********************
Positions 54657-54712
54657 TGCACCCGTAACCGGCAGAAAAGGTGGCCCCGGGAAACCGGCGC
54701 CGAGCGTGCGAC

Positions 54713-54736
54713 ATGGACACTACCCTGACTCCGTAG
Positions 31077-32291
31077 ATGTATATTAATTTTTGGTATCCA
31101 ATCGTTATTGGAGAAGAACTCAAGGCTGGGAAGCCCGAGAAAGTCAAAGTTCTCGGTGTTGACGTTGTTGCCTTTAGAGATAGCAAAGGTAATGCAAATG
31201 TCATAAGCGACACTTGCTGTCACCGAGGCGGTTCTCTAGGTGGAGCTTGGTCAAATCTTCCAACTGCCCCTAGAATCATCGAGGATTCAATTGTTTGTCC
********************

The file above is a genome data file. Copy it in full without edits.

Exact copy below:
Positions 54657-54712
54657 TGCACCCGTAACCGGCAGAAAAGGTGGCCCCGGGAAACCGGCGC
54701 CGAGCGTGCGAC

Positions 54713-54736
54713 ATGGACACTACCCTGACTCCGTAG
Positions 31077-32291
31077 ATGTATATTAATTTTTGGTATCCA
31101 ATCGTTATTGGAGAAGAACTCAAGGCTGGGAAGCCCGAGAAAGTCAAAGTTCTCGGTGTTGACGTTGTTGCCTTTAGAGATAGCAAAGGTAATGCAAATG
31201 TCATAAGCGACACTTGCTGTCACCGAGGCGGTTCTCTAGGTGGAGCTTGGTCAAATCTTCCAACTGCCCCTAGAATCATCGAGGATTCAATTGTTTGTCC